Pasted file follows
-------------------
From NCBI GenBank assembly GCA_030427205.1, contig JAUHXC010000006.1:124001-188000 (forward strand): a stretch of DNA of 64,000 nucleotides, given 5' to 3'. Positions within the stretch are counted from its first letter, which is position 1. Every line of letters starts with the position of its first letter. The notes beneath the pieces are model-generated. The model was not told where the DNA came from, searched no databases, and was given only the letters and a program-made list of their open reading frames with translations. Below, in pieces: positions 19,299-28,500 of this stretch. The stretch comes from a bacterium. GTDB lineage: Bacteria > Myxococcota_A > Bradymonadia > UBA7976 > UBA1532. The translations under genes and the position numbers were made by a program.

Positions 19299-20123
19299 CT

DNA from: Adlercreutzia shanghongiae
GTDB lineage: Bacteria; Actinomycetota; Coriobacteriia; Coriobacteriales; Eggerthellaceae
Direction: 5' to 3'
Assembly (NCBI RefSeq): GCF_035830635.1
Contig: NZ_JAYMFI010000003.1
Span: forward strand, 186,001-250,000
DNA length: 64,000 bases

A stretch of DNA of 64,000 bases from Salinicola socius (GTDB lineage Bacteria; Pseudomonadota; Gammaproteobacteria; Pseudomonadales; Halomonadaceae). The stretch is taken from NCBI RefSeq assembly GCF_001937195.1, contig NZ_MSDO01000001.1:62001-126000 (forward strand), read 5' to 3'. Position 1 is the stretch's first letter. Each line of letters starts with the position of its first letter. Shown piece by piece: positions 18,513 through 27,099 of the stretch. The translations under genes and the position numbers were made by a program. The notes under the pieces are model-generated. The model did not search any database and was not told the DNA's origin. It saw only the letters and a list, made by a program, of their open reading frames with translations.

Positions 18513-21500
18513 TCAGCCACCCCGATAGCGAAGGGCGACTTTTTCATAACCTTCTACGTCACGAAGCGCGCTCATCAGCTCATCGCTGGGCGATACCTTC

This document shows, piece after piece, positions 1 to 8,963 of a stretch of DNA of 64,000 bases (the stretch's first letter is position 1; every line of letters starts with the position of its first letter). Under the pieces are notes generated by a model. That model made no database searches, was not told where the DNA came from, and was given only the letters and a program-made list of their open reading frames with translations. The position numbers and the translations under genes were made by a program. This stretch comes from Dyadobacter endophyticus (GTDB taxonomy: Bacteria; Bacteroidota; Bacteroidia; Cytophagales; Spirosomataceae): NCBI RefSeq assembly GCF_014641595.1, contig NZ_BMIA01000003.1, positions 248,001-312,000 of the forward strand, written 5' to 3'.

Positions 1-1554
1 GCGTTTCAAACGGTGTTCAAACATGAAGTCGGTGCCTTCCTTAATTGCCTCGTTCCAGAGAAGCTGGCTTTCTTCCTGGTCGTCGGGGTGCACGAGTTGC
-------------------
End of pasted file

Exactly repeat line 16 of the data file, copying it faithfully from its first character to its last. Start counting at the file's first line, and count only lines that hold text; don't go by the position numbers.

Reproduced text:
1 GCGTTTCAAACGGTGTTCAAACATGAAGTCGGTGCCTTCCTTAATTGCCTCGTTCCAGAGAAGCTGGCTTTCTTCCTGGTCGTCGGGGTGCACGAGTTGC